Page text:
Things I Would Tell My Younger Self – II (Mental Health Edition)

Hi friends! We’ve been MIA. No, there is no good reason behind that. A lot has happened – it’s already May! The end of May, if I may. Sorry, bad joke.

But it’s mental health awareness month globally. What better time than now? Amid a global war and the country being broken down into little fragments, to capitalise on the algorithm and talk about mental health.

I also want to preface by saying (and I’ve been prefacing a lot because well, I just have a constant need to justify everything I say and do) that just because I am talking about mental health and have mental health illnesses that still help me function ‘as per normal’ it doesn’t mean that I’m an expert on the subject. I’m an expert on how I feel what I feel but that’s where it ends.

Simultaneously, you don’t have to suffer from mental health illnesses to be a mental health advocate. And if you are not doing it for the algorithm, you don’t have to wait for mental health awareness month to talk about it.

But now that we’ve cleared that, here are a couple of things I wish I knew about mental health and everything involved earlier on.

I’m also keeping it in point form to keep myself from breaking down (literally) and straying away from my initial trains of thought.

  1. It’s okay to know what you don’t want no matter how old you are. I’m not saying this as a millennial who wants to be vocal about all rebellious thoughts, but it is okay to know what you don’t want.
  2. It’s also okay to do something different at some point in your life and move away into an entirely new circle, job, country, or continent (hopefully in future, the planet too).
  3. It’s okay to move away from relationships (romantic or otherwise) and people who make you feel less. That makes you feel unworthy. Ones that don’t take the time to understand what might be going through or how to deal with what’s going on with you.
  4. It’s okay to have functioning mental health illnesses and continue doing what you do and on a random day, in traffic, when you pull over to cry all of a sudden and then once you’ve gathered yourself to go back to that meeting and continue doing what you were supposed to do and never reflect on what happened during traffic until many years after. Phew. That was a long sentence. Sorry if you read that in one breath.
  5. It’s okay if how you deal with grief is much different to others. It’s okay if you don’t cry or feel sad at the time of the event be it the death of a loved one or heartbreak. It’s okay if this happens a year from now where you lock it away for safekeeping because you know that you will build the energy to deal with it then.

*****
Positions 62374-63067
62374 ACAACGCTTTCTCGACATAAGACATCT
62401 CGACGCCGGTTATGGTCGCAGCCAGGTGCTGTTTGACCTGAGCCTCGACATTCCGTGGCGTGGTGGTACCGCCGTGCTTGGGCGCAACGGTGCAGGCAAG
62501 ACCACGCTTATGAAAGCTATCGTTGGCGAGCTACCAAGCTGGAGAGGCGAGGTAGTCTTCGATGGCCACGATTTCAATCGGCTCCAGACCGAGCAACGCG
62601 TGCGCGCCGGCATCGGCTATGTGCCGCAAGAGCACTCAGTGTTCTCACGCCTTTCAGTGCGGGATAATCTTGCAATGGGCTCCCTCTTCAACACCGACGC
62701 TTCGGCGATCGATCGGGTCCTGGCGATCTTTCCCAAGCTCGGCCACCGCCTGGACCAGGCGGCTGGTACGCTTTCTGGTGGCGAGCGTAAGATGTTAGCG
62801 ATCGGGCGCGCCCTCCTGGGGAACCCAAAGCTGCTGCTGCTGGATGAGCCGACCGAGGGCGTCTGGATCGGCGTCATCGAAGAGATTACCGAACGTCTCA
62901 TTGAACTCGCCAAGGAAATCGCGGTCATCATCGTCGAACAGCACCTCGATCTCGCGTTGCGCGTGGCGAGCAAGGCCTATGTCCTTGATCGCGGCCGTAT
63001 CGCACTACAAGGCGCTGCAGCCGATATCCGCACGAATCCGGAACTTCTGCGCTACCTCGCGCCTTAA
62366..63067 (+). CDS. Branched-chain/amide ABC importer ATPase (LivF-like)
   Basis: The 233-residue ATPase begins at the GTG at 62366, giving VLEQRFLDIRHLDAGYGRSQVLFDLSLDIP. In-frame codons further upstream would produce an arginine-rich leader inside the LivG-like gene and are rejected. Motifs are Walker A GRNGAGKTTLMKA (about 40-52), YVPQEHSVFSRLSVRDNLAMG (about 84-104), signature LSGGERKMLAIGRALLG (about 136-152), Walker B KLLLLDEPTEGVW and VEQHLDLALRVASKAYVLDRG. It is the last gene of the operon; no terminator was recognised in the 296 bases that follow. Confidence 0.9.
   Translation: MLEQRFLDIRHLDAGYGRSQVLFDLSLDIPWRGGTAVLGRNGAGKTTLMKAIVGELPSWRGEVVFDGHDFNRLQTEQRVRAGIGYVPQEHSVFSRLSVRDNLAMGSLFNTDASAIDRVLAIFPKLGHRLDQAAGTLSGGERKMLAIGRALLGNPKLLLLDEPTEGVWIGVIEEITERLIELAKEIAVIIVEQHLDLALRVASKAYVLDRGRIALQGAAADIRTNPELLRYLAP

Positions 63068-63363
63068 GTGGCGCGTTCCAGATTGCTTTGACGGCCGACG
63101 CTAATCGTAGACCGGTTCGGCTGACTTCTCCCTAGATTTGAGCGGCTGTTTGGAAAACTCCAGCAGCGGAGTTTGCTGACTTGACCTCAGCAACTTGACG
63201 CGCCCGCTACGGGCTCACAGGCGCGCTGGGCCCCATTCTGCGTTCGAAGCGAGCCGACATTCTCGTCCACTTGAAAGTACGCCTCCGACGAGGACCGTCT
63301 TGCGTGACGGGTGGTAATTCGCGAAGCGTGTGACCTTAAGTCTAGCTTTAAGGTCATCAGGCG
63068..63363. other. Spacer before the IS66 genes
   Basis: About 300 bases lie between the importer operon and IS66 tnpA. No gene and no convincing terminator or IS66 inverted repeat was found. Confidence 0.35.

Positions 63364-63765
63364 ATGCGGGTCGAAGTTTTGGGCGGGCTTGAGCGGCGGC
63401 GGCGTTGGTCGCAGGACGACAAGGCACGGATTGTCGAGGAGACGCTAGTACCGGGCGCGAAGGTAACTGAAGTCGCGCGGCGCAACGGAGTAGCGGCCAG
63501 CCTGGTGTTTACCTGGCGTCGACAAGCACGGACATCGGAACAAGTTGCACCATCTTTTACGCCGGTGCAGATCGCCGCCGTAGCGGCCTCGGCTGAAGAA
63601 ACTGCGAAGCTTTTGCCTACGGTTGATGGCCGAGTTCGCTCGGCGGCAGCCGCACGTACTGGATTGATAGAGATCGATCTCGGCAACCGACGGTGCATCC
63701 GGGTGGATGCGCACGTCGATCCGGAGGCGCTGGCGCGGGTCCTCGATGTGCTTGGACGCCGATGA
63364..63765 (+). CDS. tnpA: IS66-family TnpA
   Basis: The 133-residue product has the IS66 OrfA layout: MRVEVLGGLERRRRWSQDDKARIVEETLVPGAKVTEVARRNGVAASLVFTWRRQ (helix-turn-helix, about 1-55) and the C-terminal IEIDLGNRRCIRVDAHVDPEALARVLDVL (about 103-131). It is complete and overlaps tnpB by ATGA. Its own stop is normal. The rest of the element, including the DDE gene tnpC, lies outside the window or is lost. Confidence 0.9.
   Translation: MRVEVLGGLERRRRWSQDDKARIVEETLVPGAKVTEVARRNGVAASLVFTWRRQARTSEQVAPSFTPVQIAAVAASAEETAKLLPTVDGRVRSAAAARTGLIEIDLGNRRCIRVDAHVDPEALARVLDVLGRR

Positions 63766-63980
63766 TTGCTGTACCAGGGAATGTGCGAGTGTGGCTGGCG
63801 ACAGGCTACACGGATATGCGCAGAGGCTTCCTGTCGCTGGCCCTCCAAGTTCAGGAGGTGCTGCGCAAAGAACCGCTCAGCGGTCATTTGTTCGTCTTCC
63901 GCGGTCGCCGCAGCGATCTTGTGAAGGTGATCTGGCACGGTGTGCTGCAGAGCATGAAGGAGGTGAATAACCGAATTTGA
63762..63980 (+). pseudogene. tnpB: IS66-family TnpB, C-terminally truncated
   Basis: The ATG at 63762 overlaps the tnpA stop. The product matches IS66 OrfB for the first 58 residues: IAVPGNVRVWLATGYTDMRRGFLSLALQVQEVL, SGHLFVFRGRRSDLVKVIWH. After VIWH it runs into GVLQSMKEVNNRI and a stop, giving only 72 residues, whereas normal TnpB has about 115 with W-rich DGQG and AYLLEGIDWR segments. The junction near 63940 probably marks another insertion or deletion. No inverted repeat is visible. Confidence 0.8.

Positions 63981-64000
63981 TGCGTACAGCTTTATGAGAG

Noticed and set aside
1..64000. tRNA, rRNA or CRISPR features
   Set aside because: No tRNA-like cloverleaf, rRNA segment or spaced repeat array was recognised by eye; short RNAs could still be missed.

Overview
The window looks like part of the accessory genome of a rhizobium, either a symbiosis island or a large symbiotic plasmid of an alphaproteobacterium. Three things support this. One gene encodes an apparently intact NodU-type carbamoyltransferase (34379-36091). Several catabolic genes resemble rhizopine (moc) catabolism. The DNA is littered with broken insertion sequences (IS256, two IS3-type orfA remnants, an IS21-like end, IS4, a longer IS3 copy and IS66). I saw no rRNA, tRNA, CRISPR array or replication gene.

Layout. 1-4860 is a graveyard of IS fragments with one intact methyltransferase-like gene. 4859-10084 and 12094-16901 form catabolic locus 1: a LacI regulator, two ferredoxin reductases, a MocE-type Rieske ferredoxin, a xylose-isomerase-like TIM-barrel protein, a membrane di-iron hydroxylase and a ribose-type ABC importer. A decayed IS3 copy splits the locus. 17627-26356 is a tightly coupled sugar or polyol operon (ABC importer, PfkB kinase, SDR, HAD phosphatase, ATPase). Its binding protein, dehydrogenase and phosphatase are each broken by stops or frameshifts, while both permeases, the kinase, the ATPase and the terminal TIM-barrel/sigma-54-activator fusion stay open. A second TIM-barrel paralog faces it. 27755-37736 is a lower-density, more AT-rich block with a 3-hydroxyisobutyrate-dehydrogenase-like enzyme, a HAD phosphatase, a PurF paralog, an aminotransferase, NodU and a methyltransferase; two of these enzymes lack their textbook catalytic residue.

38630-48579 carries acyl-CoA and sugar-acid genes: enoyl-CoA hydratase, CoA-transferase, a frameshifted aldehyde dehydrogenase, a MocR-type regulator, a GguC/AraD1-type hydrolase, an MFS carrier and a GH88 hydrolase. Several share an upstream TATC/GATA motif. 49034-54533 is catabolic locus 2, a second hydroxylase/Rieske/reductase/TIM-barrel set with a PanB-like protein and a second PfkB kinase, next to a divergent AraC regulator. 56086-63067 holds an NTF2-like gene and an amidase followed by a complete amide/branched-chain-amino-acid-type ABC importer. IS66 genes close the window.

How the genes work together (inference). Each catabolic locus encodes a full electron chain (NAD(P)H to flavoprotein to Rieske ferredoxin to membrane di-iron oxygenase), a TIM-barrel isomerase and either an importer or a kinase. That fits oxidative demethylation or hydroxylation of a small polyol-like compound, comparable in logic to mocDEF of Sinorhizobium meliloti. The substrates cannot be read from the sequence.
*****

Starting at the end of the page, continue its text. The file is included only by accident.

6. It’s okay if you are someone who deals with all sorts of grief much later in life that people call you a tough cookie, heartless or even amazed at how quickly you’ve “moved from your grief”. I’ve spoken about grief in detail earlier too and not much has changed since how I felt in 2018. You make your grief a part of your everyday day to day like your mental health illnesses and you go on with everything you got to do until you are ready to deal with it. Yes, it’s okay to sweep it under the carpet.
  7. It’s okay to seek help in the form of medication or therapy. If it makes you feel better go for it. It’s okay if you don’t tell anyone else about it if you choose not to.
  8. Please remember it’s okay to set boundaries for yourself. With people, with situations or in uncomfortable environments. It’s okay if this takes some trial or error, you will get there. It’s okay if you are easily overstimulated in certain environments or say when someone throws you a surprise birthday party. It’s okay to react ‘badly’ to surprises. Explain to those around you why you don’t like certain things being the way they are and explain your boundaries.
  9. If you can, try to identify your triggers. Be mindful of your behaviour, your eating habits, sleeping habits and exercise. For me, and a lot of people, the deterioration of one or more of these factors can cause triggers to intensify and for you to spiral. It’s easy to spiral in present circumstances as we are in May 2022, but understand your triggers and work on either resolving them or keeping them at bay. Whatever works best for you.
  10. Finally, I want you to know, if it makes a difference, that you are not alone. Even during times when isolation hits hard, and all you can think of is abandonment, heartbreak, people leaving you, nothing going right and not knowing what happens next, just know this – there are a lot of us out there, whom we don’t know, who go through some degree, more or less or similar of what you are going through now. It’s not to trivialise but this is temporary. This will pass if you allow it and if you seek help.

If you are someone reading this who finds this absurd or who doesn’t have a lot of understanding of mental health and mental health illnesses or is someone who isn’t diagnosed with any, I just want to tell you that to me, you are hope. You are a group of people that I know that I can aspire to be, that I can hope for some time in future. If you can, take time to read a few articles or talk to someone with mental health illnesses, if they are up to it, about what it feels like. The more you talk, the more you will be able to understand just how much there is to unpack here. It might also help you realise that not everyone who looks seemingly ‘okay’ or ‘put together, actually has their shit together.

I know this was a real cringe for some of you, but it’s been on my mind a lot, more than personal finance. Thanks to those who stuck around, and read these blogs even when blogging is not popular.

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